9. Overcome the Fear of Failure: Encourage yourself and others to try, fail, and try again. Understand that the fear of failure is often the biggest hurdle to success. It’s the persistence in the face of setbacks that leads to eventual triumph.

  10. Persevere and Keep Evolving: Persistence is key. The entrepreneurial journey is not linear – it involves ups and downs. Keep evolving with each experience, and remember that continuous effort and learning lead to mastery and success.


Concluding Notes


In summary, the journey of establishing and running a music school intertwines the deep-seated passion for music with the practicalities of business management. It's a path marked by personal growth, continuous learning, and the ability to adapt to changing circumstances. The experiences shared here serve as a testament to the entrepreneurial spirit, highlighting the importance of resilience, strategic thinking, and the willingness to embrace both successes and setbacks.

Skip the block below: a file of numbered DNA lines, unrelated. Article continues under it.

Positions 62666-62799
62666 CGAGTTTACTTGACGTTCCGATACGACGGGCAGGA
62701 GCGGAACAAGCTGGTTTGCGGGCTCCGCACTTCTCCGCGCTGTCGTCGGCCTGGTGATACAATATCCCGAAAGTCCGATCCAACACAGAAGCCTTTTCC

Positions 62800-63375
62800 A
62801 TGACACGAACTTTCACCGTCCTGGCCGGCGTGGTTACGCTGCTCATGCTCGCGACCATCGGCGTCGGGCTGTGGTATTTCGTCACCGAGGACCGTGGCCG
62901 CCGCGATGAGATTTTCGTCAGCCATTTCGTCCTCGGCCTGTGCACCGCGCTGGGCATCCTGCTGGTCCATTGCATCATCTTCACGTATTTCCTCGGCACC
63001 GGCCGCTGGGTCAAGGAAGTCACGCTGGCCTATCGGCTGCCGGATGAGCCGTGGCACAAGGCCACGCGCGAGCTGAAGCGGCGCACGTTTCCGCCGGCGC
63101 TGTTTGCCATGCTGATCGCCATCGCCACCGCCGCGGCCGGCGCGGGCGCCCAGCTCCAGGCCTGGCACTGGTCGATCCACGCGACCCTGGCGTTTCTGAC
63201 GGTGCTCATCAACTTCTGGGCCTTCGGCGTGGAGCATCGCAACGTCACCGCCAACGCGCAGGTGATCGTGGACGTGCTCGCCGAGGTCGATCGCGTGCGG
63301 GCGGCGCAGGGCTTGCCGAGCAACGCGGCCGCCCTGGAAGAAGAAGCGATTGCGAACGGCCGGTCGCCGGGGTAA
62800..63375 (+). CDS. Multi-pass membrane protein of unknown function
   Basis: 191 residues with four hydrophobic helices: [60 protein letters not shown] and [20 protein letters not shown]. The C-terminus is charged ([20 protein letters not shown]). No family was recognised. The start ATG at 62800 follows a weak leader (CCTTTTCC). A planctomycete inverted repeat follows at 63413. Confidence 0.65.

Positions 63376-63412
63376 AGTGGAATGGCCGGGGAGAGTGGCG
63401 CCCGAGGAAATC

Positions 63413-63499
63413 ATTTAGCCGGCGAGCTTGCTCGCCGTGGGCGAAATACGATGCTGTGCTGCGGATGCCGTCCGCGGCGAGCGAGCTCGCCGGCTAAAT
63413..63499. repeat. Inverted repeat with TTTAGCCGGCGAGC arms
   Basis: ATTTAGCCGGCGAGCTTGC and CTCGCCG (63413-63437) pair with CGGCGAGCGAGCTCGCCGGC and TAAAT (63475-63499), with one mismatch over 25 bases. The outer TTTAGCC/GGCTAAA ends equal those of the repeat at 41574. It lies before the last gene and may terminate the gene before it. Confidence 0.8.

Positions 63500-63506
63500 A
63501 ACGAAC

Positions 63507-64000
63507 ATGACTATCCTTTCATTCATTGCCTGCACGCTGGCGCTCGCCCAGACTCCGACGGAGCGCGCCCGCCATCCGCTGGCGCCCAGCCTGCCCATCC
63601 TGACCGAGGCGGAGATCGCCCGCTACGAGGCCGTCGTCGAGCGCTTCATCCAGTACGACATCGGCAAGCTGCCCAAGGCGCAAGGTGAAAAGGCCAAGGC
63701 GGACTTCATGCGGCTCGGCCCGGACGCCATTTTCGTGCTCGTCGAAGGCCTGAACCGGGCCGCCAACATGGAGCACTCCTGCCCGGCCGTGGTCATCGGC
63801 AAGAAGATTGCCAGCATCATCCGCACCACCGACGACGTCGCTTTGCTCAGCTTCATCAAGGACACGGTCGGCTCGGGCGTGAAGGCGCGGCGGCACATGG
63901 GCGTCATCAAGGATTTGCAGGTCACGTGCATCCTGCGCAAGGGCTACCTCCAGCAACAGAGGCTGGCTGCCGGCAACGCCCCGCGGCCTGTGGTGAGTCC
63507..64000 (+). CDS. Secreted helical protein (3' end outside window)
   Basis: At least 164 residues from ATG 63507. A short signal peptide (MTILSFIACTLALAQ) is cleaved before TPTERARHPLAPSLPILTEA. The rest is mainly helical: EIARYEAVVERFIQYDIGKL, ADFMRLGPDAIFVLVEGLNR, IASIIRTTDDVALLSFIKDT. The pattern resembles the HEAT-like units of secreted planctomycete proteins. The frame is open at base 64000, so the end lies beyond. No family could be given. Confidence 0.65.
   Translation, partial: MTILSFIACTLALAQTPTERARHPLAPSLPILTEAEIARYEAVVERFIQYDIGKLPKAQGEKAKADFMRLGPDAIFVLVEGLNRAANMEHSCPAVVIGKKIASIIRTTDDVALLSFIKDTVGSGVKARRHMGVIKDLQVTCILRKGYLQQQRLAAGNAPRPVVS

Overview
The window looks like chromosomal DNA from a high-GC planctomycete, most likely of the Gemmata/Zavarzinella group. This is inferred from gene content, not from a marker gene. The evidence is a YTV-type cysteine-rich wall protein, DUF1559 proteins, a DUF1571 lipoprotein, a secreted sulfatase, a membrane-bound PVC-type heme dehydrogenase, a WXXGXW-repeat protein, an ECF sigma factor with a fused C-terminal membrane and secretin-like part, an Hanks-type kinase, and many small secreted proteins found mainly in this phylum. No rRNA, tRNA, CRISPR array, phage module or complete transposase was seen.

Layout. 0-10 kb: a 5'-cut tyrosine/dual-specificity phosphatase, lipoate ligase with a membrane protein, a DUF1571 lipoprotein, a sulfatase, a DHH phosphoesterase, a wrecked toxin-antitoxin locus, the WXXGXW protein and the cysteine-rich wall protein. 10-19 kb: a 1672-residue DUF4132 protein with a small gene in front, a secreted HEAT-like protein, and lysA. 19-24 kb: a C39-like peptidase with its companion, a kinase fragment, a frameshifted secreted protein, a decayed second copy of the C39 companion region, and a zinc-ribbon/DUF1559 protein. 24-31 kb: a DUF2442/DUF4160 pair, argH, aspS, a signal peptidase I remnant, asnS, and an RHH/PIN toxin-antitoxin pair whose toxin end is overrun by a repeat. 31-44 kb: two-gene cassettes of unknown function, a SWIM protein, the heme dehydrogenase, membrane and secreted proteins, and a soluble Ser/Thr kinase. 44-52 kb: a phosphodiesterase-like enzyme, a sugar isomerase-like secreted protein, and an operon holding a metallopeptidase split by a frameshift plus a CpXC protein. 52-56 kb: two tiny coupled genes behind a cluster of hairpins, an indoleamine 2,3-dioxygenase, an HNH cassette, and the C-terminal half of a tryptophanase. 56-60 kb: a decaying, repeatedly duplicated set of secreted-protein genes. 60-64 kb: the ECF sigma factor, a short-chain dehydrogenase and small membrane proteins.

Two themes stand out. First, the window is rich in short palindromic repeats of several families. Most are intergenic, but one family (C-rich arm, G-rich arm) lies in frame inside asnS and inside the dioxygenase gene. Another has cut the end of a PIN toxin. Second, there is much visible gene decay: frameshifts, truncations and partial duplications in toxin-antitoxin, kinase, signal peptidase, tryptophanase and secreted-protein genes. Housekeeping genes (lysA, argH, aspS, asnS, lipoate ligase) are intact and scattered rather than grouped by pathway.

Whether you are a budding entrepreneur in the music industry or simply seeking inspiration for your own venture, remember that the journey is as rewarding as the destination. It's about crafting a harmonious blend of passion, skill, and business acumen, a melody that resonates with success and fulfillment.


And for those who are inspired by the world of music and wish to embark on their own musical journey, whether it be in piano, voice, or guitar, Descant Music is here to guide and nurture your talents. To explore the possibilities and start your musical adventure, visit www.descant-music.com.